Handgun Low Light Essentials

by TCinVA,
(the artist formerly known as John_Wayne777,
as adapted from his earlier post at M4Carbine.net)

The anatomy of low light —

Human beings have a natural fear of the dark. Human beings depend primarily on sight as a means of figuring out what is going on in the world around them so it should come as no surprise that we naturally find conditions where this sense is significantly diminished or useless to be extremely disconcerting. Our eyes are remarkable organs capable of incredible feats, but seeing in the dark isn’t one of them. As a species our night vision capabilities are some of the worst you can find on the planet….certainly the worst you will find among top level predators.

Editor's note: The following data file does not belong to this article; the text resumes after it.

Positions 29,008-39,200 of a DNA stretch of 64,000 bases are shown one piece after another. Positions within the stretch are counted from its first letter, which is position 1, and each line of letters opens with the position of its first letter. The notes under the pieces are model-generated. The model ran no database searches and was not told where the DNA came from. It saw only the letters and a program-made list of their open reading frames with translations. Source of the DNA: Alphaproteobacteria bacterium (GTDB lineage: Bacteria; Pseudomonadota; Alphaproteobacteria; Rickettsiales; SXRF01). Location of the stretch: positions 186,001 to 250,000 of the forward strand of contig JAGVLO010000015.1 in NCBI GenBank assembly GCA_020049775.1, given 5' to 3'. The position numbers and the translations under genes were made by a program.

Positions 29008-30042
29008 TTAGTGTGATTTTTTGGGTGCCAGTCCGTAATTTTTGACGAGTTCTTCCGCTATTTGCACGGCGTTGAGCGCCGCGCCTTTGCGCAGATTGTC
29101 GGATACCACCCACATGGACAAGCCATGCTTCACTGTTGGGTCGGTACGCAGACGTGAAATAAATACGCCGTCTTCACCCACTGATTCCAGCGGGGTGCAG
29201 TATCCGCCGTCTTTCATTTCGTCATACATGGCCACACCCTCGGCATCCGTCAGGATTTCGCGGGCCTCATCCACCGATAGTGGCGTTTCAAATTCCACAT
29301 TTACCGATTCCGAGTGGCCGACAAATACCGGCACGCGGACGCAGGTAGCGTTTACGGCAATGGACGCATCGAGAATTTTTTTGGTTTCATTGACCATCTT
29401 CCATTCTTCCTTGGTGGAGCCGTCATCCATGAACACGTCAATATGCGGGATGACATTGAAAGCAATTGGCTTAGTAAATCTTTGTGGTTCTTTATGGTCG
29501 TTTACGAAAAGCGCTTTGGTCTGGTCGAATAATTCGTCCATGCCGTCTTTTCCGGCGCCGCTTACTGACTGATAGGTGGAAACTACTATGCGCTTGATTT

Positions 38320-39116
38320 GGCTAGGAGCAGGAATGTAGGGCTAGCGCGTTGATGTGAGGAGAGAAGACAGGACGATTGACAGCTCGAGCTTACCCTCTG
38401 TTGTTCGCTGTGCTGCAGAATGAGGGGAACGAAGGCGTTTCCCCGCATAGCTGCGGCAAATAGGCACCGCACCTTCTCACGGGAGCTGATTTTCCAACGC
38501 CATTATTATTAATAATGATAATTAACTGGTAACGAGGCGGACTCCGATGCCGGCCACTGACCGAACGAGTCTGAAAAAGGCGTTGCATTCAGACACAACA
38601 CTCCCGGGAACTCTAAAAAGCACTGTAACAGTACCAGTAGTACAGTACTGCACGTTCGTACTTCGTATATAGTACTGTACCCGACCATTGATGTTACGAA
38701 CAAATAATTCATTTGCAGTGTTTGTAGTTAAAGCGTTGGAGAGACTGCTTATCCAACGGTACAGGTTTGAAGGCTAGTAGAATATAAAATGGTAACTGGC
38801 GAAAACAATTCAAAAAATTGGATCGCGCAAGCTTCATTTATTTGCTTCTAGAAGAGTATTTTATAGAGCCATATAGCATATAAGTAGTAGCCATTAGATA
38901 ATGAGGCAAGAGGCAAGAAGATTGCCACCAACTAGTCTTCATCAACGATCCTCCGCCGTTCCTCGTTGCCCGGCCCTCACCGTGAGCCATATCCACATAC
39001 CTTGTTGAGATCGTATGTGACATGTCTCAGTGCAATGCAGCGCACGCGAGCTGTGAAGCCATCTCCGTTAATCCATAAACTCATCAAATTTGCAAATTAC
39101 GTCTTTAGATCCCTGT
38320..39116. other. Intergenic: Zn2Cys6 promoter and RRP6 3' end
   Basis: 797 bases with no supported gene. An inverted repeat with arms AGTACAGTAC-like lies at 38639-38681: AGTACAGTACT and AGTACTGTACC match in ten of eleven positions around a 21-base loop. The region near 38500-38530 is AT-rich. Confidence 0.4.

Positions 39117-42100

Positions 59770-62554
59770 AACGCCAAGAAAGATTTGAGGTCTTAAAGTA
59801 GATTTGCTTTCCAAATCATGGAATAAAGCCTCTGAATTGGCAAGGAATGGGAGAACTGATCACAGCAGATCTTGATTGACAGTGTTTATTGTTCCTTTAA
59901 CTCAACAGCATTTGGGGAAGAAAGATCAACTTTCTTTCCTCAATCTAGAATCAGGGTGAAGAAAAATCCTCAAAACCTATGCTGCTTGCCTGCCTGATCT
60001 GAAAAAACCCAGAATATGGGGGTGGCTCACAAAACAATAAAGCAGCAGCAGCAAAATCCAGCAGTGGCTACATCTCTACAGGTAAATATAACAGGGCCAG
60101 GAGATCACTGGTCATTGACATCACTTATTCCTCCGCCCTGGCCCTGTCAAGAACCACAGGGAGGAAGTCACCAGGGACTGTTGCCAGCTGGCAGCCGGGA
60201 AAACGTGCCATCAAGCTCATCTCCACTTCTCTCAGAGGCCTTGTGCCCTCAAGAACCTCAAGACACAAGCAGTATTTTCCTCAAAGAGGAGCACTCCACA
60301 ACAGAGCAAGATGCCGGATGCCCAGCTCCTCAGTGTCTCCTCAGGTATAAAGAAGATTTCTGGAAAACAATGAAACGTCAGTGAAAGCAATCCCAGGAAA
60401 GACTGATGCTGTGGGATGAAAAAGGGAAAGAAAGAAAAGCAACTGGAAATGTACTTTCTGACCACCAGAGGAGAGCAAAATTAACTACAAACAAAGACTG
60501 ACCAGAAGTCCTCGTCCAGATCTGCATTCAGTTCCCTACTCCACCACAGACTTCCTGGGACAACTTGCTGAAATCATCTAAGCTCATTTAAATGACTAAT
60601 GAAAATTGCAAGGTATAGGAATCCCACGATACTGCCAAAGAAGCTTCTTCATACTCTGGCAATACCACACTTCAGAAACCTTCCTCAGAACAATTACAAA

Our night vision depends on photoreceptive structures in our eyes called “rods” that have a pigment called rhodopsin which is sensitive enough to be triggered by as little as a single photon of light under ideal conditions. Unfortunately our rods have a saturation point, a point at which they essentially white out and our cones (the structures of our eye responsible for vision in daylight and perceiving color) take over. If our rods are exposed to too much light they become essentially useless for a brief period of time, and it takes as long as 30 minutes for them to “recharge” to the point where you regain your peak night vision capabilities. All of us have at some point gone from a place where there is abundant light into a place that has almost no light and we’ve all found out that it takes us a couple of minutes in the dark for our eyes to adjust so we can actually have some idea of what the environment around us is like.